Two of the Ness of Brodgar: As it Stands editors – Nick Card and Anne Mitchell – at Wednesday evening’s book launch in Kirkwall, Orkney. Missing from the picture is Professor Mark Edmonds.

The third volume in the University of the Highlands and Islands Archaeology Institute’s research series was officially launched on Wednesday evening.

The Ness of Brodgar: As it Stands focuses on the ongoing excavation of a complex of Neolithic buildings in Stenness, Orkney, and is a major drawing together of all the strands of information available to date.

The background to the site, its discovery, excavation, the science and other specialisms being employed to tease out the story are all explored in the richly illustrated book.

Opening the launch event in Kirkwall, Orkney, Professor Jane Downes, director of the UHI Archaeology Institute, described the new volume as a “splendid addition” to the institute’s research series.

She said: “The Ness of Brodgar is the flagship excavation of the Archaeology Institute – an excavation that has grown to be of such importance to Orkney, not only economically, which it undoubtedly has been evidenced to be, but to a whole range of people, from students, tour guides, schools and Orkney visitors, to whom the site has become an annual highlight.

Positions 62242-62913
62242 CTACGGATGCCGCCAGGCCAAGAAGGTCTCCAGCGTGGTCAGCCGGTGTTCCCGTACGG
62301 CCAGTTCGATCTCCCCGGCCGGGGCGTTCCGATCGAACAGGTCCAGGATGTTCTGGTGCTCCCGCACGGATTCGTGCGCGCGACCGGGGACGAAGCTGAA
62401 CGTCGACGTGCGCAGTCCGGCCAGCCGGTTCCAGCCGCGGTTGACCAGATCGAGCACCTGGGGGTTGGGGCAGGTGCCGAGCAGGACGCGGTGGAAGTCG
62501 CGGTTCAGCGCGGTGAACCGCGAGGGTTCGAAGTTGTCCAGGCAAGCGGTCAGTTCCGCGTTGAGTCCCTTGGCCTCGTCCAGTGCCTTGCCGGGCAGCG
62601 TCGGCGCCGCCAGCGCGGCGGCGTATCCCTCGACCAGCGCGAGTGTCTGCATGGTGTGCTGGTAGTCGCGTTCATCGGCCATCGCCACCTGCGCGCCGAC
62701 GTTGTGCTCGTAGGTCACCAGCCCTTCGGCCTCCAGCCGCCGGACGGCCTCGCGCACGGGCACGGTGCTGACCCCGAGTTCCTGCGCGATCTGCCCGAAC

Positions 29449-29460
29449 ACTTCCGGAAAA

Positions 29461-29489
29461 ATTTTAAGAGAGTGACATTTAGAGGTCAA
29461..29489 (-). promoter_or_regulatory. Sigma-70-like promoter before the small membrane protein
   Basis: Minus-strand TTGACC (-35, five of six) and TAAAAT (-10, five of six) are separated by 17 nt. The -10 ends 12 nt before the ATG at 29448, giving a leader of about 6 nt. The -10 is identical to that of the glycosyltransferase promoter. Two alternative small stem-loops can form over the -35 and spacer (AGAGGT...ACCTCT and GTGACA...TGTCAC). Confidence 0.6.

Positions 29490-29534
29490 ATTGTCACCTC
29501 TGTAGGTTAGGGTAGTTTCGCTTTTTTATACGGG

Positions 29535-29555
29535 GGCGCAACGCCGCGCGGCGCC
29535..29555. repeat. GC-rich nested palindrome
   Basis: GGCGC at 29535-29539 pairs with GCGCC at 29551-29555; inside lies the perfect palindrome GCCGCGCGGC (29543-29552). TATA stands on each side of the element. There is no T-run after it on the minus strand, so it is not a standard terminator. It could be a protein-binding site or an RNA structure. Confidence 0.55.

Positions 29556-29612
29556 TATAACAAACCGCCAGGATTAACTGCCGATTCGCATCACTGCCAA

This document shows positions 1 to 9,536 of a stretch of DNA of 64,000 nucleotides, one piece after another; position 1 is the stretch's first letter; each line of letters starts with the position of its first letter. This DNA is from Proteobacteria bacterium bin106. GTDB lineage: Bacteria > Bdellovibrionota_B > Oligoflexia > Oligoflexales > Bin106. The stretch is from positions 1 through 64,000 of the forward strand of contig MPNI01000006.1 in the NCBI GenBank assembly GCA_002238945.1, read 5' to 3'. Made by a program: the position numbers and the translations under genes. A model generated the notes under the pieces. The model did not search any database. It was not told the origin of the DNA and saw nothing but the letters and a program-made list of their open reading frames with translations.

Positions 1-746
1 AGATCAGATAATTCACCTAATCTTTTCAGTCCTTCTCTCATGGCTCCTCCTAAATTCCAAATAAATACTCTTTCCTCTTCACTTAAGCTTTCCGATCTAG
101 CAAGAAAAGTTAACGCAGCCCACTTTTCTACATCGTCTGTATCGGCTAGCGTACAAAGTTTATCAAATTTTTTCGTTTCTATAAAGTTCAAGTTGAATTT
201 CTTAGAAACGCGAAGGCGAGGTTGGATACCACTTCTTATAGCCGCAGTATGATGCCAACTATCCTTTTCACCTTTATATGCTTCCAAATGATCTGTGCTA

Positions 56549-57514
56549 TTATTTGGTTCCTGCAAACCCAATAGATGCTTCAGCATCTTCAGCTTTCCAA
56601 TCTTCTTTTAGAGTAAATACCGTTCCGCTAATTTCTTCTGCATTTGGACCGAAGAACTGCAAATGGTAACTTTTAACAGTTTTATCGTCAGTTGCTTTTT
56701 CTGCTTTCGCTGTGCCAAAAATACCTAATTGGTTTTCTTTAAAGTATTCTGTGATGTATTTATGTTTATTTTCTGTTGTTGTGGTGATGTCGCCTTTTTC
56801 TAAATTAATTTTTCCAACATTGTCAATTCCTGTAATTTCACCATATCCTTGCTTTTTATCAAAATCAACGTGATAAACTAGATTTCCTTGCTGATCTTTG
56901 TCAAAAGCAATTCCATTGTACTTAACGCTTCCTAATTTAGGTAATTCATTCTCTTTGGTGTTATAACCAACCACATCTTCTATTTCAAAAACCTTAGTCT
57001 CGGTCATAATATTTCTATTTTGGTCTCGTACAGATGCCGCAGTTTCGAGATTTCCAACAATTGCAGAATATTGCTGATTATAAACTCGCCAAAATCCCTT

“This book has been eagerly awaited by legions of students, professional and amateur archaeologists and Ness of Brodgar and Orkney enthusiasts from all over the world. For the UHI Archaeology Institute this is a proud moment indeed.”

Discovered in 2003, UHI excavation at the Ness of Brodgar began in 2005 and the interim monograph features contributions from institute staff as well as specialists from around the world. The result is 27 chapters, each devoted to different aspects of the site, its excavation and interpretation.

Edited by Nick Card, Mark Edmonds and Anne Mitchell, The Ness of Brodgar: As it Stands is available from bookshops priced £35.99. Purchasing online from www.nessofbrodgar.co.uk will see proceeds from each sale go to the excavation funds.

The second volume in the UHI Archaeology Institute series, Landscapes Revealed: Remote Sensing Across the Heart of Neolithic Orkney World Heritage Site, was launched in September and also available from bookshops.

Introducing the forthcoming Ness of Brodgar book

Nick Card and Anne Mitchell of the University of the Highlands and Islands Archaeology Institute introduce the forthcoming interim monograph, The Ness of Brodgar: As it Stands.

The book, due for release on November 18, 2020, is the third volume in the University of the Highlands and Islands Archaeology Institute research series and available to pre-order now.

Ness of Brodgar monograph available to pre-order

The third volume in the University of the Highlands and Islands Archaeology Institute research series is available to pre-order now.

The Ness of Brodgar – As it Stands provides a comprehensive and up-to-date account of the Ness of Brodgar excavations and is due to be released on November 18.

The full-colour book features contributions from University of the Highlands and Islands Archaeology Institute staff as well as specialists from around the world. The result is 27 chapters, each devoted to different elements of the site, its excavation and interpretation.

The Ness of Brodgar: As it Stands, edited by Nick Card, Mark Edmonds and Anne Mitchell, is published by The Orcadian, priced £35.99. To pre-order, click here.